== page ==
Can you tell me about how Funny Ethnics came about? I read that you've been working on it for almost a decade.
A decade's worth of thinking time has gone into the book. But the process of piecing together chapters, the final sprint of that journey happened last year. Last year I got my shit together.
The thing about writing a coming of age book is you have to come of age first. I need the emotional distance to process certain things and then turn it into literature. That's how I work as a writer. Without that kind of distance, it's not going to be literature for me, it will just be a journal entry. I think for part of those 10 years I wasn't ready to face myself on the page either. So last year I got my act together, created a routine for myself and practiced the kind of self-discipline needed to take on such a huge project.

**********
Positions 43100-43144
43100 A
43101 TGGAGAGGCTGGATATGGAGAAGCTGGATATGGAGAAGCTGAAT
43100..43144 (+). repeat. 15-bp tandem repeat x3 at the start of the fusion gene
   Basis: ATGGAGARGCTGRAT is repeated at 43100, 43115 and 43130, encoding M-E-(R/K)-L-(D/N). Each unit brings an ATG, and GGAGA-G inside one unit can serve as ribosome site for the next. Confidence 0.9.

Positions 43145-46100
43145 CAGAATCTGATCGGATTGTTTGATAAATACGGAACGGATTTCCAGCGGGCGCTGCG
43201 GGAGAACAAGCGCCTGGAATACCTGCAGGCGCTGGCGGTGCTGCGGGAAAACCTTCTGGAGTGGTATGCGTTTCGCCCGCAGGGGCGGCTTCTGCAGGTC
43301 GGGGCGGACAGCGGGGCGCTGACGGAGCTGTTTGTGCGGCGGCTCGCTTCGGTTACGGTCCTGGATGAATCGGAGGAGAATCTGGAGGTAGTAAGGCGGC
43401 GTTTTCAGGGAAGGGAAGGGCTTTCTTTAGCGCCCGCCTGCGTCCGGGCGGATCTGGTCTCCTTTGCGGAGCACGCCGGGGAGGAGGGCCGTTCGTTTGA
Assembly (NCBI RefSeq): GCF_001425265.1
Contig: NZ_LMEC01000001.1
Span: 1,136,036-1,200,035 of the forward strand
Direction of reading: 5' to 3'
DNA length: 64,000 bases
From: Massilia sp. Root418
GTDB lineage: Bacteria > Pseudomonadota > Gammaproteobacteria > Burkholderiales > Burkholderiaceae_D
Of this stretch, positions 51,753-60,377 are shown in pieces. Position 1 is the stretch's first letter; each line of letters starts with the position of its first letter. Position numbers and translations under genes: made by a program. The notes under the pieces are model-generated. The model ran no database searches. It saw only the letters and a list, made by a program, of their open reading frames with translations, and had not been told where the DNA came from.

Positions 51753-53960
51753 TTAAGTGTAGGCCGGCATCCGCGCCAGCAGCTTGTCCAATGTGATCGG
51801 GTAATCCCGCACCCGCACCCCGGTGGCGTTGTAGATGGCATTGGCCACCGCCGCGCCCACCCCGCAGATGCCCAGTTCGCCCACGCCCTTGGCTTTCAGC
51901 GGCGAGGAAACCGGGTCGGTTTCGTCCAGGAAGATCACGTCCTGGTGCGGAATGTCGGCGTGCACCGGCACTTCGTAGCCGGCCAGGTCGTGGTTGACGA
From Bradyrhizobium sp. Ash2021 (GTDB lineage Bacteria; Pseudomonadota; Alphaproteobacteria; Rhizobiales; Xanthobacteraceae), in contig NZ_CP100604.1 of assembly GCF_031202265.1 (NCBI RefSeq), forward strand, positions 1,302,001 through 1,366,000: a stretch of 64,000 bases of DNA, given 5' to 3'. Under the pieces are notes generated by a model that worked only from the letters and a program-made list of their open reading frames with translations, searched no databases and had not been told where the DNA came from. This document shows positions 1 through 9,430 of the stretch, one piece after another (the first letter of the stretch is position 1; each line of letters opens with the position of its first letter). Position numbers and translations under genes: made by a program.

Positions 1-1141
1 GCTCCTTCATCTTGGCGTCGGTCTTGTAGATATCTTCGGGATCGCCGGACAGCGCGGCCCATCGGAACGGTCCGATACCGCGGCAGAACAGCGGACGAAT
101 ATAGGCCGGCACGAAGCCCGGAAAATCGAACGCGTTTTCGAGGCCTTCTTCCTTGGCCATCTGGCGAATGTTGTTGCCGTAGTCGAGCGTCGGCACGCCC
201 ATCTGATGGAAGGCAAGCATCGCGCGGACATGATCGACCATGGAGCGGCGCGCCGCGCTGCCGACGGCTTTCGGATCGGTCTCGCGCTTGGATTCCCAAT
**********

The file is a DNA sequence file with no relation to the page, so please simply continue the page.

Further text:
What did that routine look like for you?
Honestly, it's the simple things; taking care of yourself. If I'm going to write the next day, I need to be sleeping enough the night before. A big challenge I found while writing the book was self-doubt. I continually had to ask myself if this was a story worth telling. It was a huge mental obstacle. I also had to cut out the limiting self-talk.
What is it about Sylvia's world and her story that's missing from Australian literature?
As a second generation Vietnamese-Australian, I thought my place in Australian literature centred around a limited perspective of the Vietnamese experience: the war, the boat and the trauma. Because the stories about being Vietnamese were always about that, I was so focused on what I wasn't that I couldn't really see who I was as a person existing between the hyphen of Vietnamese and Australian.